Cathi, clinical social worker
Diagnosis of breast cancer at age 52 in 2003 in Waban, Massachusetts
ONE NEW ACTIVITY I did was scrapbooking. My aunt who is also a survivor handed me a kit when my cancer was diagnosed and told me to keep myself busy. By scrapbooking, I was able to see pictures of my husband and children, and that kept me motivated to fight the fight.
Shelly, program coordinator for adults with disabilities
Diagnosis of breast cancer at age 32 in 2004 in Concord, New Hampshire
* * *
THE MAIN THING I did solely for myself was to get on the bike and ride, long and hard. When I was on the bike, I found that I could focus on the riding, then the scenery and wildlife, and stop thinking about having cancer. As I would be returning home and making the final turn before arriving at the farm, thoughts of the cancer would resurface. It seemed that I could go no more than a few minutes at a time without thoughts of the cancer coming to mind. When I was on the bike, after about fifteen minutes or so, I could stop thinking about the cancer and focus on the ride itself.
Diagnosis of prostate cancer at age 62 in 2007 in Jefferson, Wisconsin
* * *
MY FIRST (and only) child was only three months old when I was diagnosed, so she truly was the silver lining in a time that seemed to have lots of dark clouds in it. From the minute I found out I had breast cancer, I vowed that my daughter wouldn't suffer from [my being ill] at all and that I would make the most of the time I had with her, even if I was bald and nauseated! Through nurturing her, I nurtured myself and made it through a difficult treatment and recovery period.
Diagnosis of breast cancer at age 28 in 2000 in Miami, Florida
I LOOKED AT THIS time as ME time. I decided to focus on healing ... this was my time to rest, get stronger, and not worry about anything else. I thought, well, if I have to stay in bed because I'm sick from the treatment, I will look at it as time to read all those books I never get around to, to watch all the movies I don't have time to ... and I did just that. By telling myself it was my vacation from work and other responsibilities, it almost became a vacation.
Diagnosis of breast cancer at age 54 in 2003 in Placentia, California
I GOT A DOG. The dog made me smile even when I was feeling really bad.
Kirsten, distribution assistant
Diagnosis of colon cancer at age 49 in 2006 and endometrial (uterine) cancer at age 50 in 2007 in Buford, Georgia
* * *
I SHOPPED. A lot!
Evelyn, executive assistant
Diagnosis of colon cancer at age 33 in 2004 in Boston, Massachusetts
* * *
I WAS FIFTEEN YEARS old and diagnosed with Ewing's sarcoma in my femur with mets [metastases] to my lungs and skull. I had three recurrences of tumors to my lungs in 1996, 2000, and 2006. I always made sure to have something fun to look forward to on my calendar. It was very difficult to maintain a schedule because I'd get neutropenic and need to be hospitalized unexpectedly, but I'd always try to focus on the next "fun" thing to get me through the times when I was feeling awful. It might have been camp in August, or Thanksgiving in November, or The Nutcracker in December, or my Make-A-Wish trip in June. I was always trying to keep my head looking forward to brighter times in the future.
Andrea, hospital administrator
Diagnosis of Ewing's sarcoma (a form of bone cancer) at age 15 in 1992 in Norfolk, Massachusetts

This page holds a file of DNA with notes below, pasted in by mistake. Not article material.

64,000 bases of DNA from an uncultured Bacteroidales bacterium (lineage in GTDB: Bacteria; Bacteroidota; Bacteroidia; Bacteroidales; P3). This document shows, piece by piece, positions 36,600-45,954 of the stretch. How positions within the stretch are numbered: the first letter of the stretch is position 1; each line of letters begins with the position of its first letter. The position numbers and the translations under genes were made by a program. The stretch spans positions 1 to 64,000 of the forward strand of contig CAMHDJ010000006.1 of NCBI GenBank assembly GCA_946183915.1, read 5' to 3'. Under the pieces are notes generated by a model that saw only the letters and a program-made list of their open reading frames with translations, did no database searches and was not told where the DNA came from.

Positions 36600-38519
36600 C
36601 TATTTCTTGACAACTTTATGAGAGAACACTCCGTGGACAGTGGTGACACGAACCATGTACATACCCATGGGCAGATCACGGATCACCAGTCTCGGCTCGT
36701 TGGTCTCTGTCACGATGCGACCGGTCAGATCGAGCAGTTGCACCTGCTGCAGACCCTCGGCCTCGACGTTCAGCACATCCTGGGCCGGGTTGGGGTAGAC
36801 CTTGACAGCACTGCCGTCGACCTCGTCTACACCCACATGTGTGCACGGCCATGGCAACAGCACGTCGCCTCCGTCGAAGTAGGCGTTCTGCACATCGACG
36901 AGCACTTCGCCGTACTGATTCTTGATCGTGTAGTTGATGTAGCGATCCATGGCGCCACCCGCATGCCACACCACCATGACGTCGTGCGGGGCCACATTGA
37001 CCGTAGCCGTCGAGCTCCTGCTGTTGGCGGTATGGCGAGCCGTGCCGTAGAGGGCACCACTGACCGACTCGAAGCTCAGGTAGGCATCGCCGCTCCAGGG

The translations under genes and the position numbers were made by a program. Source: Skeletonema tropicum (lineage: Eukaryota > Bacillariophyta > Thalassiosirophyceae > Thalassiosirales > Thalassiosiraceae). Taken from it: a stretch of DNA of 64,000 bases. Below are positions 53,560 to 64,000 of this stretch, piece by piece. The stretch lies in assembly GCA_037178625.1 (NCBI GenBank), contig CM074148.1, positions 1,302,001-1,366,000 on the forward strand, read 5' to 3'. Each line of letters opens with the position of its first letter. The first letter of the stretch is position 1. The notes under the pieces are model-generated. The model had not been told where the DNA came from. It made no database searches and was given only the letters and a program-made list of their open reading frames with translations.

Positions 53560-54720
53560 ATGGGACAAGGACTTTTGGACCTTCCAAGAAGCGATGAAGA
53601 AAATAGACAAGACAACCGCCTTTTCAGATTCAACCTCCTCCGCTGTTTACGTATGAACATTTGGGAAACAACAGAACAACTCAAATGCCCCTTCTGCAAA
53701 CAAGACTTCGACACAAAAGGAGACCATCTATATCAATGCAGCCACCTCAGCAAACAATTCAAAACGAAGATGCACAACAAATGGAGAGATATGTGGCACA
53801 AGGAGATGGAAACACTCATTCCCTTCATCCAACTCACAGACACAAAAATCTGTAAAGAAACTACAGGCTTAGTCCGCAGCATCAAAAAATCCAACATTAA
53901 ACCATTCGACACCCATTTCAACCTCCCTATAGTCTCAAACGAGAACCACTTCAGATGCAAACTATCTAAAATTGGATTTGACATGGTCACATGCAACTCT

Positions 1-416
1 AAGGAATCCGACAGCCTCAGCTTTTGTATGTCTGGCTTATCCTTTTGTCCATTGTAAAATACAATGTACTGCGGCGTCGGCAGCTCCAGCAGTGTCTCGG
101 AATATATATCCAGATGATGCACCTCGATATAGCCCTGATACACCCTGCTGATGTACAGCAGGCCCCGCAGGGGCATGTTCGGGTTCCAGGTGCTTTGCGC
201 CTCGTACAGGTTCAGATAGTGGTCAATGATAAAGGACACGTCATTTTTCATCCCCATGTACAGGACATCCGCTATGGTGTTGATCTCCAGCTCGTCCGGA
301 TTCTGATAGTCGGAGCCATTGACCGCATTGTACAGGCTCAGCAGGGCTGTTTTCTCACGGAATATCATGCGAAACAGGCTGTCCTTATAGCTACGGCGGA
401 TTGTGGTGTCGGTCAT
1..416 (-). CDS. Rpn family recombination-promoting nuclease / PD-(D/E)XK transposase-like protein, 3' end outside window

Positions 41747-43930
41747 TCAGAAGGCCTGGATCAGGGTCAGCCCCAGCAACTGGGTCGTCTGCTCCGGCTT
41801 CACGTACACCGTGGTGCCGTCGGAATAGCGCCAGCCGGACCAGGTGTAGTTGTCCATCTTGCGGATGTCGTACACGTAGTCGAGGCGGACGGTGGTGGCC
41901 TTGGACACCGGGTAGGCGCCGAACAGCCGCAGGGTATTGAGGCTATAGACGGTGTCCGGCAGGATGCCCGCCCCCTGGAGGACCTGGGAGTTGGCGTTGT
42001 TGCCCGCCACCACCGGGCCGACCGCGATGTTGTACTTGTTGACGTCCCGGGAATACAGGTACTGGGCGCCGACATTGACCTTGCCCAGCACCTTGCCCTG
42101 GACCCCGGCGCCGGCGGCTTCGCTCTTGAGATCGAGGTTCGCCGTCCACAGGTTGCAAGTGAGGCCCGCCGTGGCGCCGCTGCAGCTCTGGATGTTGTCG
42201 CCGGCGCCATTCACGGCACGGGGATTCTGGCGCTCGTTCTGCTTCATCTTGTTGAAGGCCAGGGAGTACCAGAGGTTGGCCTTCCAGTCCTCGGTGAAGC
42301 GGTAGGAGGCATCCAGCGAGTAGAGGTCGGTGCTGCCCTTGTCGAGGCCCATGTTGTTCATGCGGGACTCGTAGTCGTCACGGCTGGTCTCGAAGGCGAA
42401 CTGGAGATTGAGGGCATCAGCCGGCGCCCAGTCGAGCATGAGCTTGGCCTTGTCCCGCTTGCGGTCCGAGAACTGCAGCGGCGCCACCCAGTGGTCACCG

* * *
I JOINED A SUPPORT group that really helped me understand a lot of those feelings I didn't even know I had. I marked each milestone with a purchase that I probably would not have made otherwise. I let the house go to pieces and worried only about me.
Pat, office manager
Diagnosis of breast cancer at age 53 in 2001 in Canton, Michigan
* * *
I NURTURED MYSELF by staying in a positive frame of mind. I would go out to dinner with friends, as this was a wonderful way for me to share my concerns for the road ahead.
Diagnosis of esophageal cancer at age 45 in 2002 in Schenectady, New York
* * *
THE MOST IMPORTANT SELF-HELP thing I did was to educate myself. I read books, pamphlets, and [information from] reputable Web sites. I made lists of questions and asked my doctors everything until I understood what I needed to know. I focused on one thing at a time; I shared everything with my husband and most things with everyone else. I couldn't keep secrets; I needed that energy for what I was facing, and I needed the support from others that they could only give if they knew what was going on. I developed an attitude of realistic optimism or optimistic realism, I still don't know which — it means understanding and accepting the reality of the cancer and all that entails and still moving forward in a positive, "can do" way. The smartest thing I did was to talk with other breast cancer survivors through the American Cancer Society's Reach to Recovery® program and at the support group at the cancer center where I was receiving my care.
Excerpted from What Helped Get Me Through by Julie K. Silver. Copyright © 2009 American Cancer Society. Excerpted by permission of American Cancer Society / Health Promotions.
All rights reserved. No part of this excerpt may be reproduced or reprinted without permission in writing from the publisher.
Excerpts are provided by Dial-A-Book Inc. solely for the personal use of visitors to this web site.
Table of Contents
1 How I Nurtured Myself,
2 How My Family Helped,
3 How Friends Made a Difference,
4 Care and Support from the Health Care Team,
5 What Helped My Children Cope,
6 Balancing Work and Family,
7 How I Changed My Diet,
8 How I Changed My Exercise Routine,
9 What I Did to Relieve Stress,
10 How Being Spiritual Helped,
11 What I Wish I Had Known at Diagnosis,
12 What Would Have Helped but Was Too Hard to Ask For,
13 How My Body and Intimacy Were Affected,
14 What Helped Me Heal,
15 How Cancer Changed My Life,
16 What It Means to Be a Survivor,